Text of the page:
PCOS: the insulin link

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Polycystic Ovary Syndrome is a condition characterised by irregular or no periods, acne, obesity and excessive hair growth. It is estimated that it affects between 6% to 10% of women. It is believed that PCOS sufferers are at a higher risk of developing uterine cancer, type 2 diabetes, high blood pressure and heart disease.

The symptoms of PCOS are associated with abnormalities in some of the hormones that control the menstrual cycle, which typically include higher than normal levels of LH (Luteinizing Hormone) and of androgens, and below normal levels of FSH (Follicle Stimulating Hormone) and progesterone. The most important androgen is testosterone, which is produced in all women by the ovaries, and is converted within the ovarian follicle, to oestrogen, which is the main female hormone.  Generally, women with PCOS produce higher than average amounts of testosterone from the ovaries, and it is this that results in many of the symptoms of the condition.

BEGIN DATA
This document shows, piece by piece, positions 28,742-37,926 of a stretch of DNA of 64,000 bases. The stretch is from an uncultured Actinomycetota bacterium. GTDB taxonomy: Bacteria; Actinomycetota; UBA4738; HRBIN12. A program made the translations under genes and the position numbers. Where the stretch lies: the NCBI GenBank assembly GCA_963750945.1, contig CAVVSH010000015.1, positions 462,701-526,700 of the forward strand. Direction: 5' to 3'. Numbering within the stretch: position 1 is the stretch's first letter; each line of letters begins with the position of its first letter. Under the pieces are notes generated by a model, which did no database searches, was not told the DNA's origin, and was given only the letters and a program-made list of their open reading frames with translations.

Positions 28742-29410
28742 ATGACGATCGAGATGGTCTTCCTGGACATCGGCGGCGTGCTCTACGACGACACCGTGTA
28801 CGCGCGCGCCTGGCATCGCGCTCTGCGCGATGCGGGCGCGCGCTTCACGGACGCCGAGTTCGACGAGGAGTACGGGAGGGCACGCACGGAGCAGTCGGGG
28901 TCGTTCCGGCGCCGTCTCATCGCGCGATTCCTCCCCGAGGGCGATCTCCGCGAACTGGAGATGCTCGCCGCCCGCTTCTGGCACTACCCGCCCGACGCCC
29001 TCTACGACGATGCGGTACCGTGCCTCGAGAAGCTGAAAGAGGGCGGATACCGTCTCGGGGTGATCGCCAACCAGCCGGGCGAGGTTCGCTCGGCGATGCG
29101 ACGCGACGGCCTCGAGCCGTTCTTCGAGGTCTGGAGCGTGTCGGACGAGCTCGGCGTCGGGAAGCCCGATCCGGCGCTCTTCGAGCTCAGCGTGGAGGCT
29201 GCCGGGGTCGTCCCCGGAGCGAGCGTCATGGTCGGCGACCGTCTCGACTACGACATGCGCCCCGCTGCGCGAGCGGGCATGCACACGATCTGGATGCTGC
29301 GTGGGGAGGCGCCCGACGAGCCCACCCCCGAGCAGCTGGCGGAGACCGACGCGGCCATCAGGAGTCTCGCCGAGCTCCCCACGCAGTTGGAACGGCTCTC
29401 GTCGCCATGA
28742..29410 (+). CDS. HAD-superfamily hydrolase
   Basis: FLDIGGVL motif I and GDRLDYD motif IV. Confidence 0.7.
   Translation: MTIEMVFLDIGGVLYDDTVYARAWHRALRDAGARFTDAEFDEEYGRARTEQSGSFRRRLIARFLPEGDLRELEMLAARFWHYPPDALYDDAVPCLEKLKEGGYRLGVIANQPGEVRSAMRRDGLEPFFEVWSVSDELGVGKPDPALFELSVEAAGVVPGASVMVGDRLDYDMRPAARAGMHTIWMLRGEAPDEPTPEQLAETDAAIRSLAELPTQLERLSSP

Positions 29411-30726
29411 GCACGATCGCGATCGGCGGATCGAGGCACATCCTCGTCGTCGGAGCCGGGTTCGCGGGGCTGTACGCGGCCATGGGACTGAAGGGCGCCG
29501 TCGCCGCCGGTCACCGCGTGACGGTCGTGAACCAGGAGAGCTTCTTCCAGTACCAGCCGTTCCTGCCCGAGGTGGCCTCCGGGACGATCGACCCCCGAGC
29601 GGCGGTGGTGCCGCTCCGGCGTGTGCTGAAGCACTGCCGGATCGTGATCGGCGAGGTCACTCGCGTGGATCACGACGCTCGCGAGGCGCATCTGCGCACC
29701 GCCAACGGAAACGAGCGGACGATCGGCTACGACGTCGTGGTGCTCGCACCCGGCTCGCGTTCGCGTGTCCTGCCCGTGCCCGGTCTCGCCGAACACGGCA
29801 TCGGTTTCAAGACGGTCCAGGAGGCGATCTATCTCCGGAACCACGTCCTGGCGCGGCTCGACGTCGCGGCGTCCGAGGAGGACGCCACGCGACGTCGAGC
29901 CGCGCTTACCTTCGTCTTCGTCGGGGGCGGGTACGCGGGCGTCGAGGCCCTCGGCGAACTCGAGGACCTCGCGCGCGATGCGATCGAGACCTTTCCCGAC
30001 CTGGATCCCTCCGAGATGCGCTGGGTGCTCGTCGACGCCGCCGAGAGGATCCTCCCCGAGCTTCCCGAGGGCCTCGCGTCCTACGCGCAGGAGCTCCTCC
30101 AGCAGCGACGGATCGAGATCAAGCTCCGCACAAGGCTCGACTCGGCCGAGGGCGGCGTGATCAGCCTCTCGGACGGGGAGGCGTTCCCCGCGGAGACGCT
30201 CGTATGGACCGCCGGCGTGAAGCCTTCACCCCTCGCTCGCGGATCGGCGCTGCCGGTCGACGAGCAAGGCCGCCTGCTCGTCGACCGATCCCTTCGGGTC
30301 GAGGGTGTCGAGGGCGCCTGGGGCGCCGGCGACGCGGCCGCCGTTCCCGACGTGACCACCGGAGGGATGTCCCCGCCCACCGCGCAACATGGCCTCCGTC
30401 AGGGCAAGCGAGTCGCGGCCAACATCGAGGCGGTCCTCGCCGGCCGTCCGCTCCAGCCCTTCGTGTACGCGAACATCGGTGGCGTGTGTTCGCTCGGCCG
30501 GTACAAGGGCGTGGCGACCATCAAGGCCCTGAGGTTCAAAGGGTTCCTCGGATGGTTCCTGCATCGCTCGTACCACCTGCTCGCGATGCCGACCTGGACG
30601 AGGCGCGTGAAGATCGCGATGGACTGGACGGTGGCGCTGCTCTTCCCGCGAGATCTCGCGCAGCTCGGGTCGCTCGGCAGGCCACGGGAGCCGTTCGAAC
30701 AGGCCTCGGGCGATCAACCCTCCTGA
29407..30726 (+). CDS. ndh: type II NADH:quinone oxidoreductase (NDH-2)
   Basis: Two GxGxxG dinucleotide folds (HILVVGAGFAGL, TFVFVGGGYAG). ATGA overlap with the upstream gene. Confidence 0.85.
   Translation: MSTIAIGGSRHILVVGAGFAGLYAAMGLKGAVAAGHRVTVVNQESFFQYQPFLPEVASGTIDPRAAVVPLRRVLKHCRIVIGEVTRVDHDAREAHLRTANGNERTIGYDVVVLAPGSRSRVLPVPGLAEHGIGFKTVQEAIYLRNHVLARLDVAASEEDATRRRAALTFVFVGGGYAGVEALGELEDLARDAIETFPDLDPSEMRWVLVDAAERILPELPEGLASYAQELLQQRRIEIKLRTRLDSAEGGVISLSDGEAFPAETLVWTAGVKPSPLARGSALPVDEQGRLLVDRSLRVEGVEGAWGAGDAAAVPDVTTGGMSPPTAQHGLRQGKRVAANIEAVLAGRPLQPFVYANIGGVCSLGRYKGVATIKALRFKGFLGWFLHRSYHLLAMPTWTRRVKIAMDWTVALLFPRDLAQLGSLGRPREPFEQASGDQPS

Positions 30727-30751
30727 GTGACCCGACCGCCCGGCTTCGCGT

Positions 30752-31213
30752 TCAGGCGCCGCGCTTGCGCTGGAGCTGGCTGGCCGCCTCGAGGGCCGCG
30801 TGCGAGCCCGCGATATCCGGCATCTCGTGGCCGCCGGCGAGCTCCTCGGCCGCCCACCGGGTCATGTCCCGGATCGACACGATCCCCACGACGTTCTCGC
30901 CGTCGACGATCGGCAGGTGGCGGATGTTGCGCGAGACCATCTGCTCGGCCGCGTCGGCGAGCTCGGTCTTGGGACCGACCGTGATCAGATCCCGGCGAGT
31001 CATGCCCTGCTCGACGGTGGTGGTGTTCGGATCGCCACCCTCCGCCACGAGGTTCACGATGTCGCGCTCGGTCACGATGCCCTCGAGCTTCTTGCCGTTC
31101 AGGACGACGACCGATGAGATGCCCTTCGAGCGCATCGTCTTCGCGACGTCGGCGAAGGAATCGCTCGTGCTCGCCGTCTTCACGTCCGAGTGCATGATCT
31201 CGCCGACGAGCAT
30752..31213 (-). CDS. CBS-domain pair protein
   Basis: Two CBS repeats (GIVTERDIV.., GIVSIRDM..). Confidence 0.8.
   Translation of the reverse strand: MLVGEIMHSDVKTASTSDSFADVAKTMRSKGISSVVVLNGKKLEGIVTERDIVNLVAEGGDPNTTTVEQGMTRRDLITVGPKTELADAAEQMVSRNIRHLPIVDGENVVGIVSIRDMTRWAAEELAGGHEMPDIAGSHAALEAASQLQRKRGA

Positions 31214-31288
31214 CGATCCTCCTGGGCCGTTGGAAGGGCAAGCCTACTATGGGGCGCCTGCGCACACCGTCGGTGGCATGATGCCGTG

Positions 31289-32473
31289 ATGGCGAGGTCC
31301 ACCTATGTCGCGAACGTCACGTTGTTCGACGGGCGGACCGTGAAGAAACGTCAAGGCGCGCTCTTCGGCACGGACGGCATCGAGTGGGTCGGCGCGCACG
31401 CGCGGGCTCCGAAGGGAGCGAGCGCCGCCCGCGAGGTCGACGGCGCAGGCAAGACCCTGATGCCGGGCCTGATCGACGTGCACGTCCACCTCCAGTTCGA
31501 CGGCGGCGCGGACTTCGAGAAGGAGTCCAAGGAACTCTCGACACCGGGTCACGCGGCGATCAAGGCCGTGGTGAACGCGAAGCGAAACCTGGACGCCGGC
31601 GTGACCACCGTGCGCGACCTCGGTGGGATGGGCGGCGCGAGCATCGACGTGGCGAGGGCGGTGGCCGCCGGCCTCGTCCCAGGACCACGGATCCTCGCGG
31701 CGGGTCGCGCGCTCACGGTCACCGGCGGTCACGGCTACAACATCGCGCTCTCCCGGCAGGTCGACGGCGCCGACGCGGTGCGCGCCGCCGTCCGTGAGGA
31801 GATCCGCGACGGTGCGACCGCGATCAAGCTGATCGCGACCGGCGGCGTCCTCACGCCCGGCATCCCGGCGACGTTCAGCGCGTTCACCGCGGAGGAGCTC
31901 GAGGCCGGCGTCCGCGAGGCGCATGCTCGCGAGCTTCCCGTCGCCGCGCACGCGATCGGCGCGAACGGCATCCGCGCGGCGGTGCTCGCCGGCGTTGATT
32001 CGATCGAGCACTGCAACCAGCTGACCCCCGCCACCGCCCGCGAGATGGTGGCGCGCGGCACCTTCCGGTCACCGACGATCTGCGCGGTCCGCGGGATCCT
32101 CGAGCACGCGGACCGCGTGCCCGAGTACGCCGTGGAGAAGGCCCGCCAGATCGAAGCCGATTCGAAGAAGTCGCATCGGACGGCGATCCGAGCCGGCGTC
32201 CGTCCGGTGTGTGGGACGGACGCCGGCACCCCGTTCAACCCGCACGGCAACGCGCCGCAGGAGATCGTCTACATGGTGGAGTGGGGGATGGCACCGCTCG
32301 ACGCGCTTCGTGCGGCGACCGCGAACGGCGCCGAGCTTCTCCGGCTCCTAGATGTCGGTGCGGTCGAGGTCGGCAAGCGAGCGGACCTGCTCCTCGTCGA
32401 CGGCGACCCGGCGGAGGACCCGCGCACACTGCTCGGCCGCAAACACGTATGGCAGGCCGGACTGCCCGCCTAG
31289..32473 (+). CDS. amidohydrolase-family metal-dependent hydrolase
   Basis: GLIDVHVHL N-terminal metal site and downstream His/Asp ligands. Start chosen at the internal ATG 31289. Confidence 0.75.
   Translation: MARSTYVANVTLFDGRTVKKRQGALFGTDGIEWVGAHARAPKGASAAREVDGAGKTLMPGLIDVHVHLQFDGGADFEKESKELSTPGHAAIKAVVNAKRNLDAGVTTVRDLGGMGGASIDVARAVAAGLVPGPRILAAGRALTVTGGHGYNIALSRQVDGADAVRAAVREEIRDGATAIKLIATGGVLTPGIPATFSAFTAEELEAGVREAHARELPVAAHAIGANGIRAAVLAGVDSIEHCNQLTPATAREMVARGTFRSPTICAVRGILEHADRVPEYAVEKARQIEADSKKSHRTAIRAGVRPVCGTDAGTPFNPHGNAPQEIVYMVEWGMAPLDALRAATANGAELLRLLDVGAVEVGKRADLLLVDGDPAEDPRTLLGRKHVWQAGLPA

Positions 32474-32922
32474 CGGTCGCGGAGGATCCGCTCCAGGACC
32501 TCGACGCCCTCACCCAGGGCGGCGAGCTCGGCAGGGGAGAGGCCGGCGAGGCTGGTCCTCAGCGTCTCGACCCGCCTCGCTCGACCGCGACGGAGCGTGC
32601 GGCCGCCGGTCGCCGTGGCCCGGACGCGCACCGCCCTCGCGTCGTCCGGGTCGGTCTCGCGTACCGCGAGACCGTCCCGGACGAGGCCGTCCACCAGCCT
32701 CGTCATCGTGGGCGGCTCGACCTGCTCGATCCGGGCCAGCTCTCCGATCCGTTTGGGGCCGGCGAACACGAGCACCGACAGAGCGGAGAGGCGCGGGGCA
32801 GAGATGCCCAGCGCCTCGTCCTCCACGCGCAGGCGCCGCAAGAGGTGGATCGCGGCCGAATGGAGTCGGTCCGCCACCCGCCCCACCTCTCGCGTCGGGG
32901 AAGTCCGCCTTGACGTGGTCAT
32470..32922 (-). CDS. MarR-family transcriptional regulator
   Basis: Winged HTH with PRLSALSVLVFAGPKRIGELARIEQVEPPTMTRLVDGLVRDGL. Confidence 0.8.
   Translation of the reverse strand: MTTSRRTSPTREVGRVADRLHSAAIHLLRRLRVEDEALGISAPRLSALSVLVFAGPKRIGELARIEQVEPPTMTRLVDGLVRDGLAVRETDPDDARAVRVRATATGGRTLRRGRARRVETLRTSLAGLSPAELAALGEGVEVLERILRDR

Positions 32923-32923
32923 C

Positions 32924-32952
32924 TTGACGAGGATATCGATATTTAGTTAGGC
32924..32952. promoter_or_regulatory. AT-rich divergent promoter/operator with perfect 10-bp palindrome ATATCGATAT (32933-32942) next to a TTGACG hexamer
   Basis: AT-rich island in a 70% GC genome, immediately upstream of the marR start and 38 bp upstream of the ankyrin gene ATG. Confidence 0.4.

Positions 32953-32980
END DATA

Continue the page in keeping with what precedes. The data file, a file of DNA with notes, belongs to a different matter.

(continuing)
It is also believed insulin may be involved in the development of PCOS. Insulin is a hormone produced by the pancreas to regulate the level of glucose in the blood. Many women with PCOS have been found to have a condition known as insulin resistance, in which the body’s tissues are resistant to the effects of insulin (particularly on the ability of insulin to get glucose into muscle tissue), so the body has to produce more insulin to compensate. It seems that these high levels of insulin then affect the ovaries, contributing to the abnormal hormone environment.

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